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Getting started on ancient Greek
Getting started on ancient Greek

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2.6 Context

Meaning also depends upon context, which tends to be implicit rather than explicit. The statement, ‘The house is on fire!’ is, on the surface, a description of a state of affairs. Yet it is clearly more than a description. It is an urgent warning and much the same as an instruction to ‘Get out!’ or ‘Call the fire brigade!’. The context here is a general, background understanding of the way the world works – that burning buildings are to be avoided and fires to be extinguished.

Other contexts are more culturally specific. A wide range of background information can be used to interpret a Greek text: mythology, history, literature, philosophy, religion, archaeology, architecture, art, geography and so on. Some contexts are quite detailed. This course has hinted at a few of them: the representation of Ajax and Achilles on vase paintings, the use of coins to project the image of Greek rulers, the layout of ancient Athens, the nature of writing in the ancient world, and the practice of ostracism. All aspects of Greek life are potentially relevant for a rounded, three-dimensional understanding of a piece of Greek. The study of Greek language and Greek culture are mutually reinforcing, with each potentially shedding light upon the other.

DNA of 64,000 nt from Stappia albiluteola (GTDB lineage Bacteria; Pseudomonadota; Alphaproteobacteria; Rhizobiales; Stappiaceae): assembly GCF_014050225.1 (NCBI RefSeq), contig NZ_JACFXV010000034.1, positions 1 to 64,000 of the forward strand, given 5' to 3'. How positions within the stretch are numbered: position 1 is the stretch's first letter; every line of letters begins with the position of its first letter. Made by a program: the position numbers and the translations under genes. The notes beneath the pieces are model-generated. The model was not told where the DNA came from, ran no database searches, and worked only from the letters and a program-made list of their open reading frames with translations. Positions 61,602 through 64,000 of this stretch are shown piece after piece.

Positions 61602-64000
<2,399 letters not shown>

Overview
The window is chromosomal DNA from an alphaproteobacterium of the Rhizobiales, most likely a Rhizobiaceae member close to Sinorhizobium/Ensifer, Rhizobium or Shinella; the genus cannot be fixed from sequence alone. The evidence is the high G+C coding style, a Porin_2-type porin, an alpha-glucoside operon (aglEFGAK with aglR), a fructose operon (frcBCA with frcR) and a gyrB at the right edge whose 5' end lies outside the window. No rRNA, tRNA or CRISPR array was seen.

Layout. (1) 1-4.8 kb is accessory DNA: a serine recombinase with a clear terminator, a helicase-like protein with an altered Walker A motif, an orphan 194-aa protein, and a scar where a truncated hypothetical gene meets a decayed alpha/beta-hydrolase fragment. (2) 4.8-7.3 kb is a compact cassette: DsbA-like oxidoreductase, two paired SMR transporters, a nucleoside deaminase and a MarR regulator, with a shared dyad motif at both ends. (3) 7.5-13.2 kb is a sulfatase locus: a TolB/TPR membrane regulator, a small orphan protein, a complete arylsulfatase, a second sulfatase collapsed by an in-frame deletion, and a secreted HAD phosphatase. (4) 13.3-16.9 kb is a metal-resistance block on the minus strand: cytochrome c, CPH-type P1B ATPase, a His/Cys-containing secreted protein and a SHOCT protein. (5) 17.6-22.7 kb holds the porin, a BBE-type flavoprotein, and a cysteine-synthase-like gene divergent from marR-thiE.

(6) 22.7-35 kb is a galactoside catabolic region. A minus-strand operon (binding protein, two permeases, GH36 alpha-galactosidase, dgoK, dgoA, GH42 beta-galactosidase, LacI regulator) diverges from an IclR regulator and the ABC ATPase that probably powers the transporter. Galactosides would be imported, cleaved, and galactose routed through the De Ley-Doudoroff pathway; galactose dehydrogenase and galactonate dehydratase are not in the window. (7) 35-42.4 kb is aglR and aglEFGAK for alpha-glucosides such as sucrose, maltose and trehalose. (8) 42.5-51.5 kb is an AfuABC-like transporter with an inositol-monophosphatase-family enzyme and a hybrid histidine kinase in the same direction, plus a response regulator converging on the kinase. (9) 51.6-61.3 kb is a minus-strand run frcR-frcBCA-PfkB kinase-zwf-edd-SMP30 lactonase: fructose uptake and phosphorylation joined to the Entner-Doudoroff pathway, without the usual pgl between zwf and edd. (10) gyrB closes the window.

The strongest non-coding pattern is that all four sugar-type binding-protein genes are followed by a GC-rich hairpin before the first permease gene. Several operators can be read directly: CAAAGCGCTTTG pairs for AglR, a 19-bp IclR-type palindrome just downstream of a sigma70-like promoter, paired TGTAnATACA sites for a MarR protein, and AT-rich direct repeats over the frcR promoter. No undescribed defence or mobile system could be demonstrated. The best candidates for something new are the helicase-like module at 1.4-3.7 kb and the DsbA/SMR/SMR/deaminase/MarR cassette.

Contexts fall under the area of language study called ‘pragmatics’, a term derived from the Greek word πρᾶγμα, ‘thing’ or ‘deed’. Pragmatics focuses on how language is used in practice rather than in the abstract.

Hints and tips

The study of context and background provides an opportunity to draw from your own interests and areas of expertise. These might be related to previous study of ancient Greece, but they could come from other disciplines and experiences. This kind of cross-fertilisation of ideas can be productive and is to be encouraged.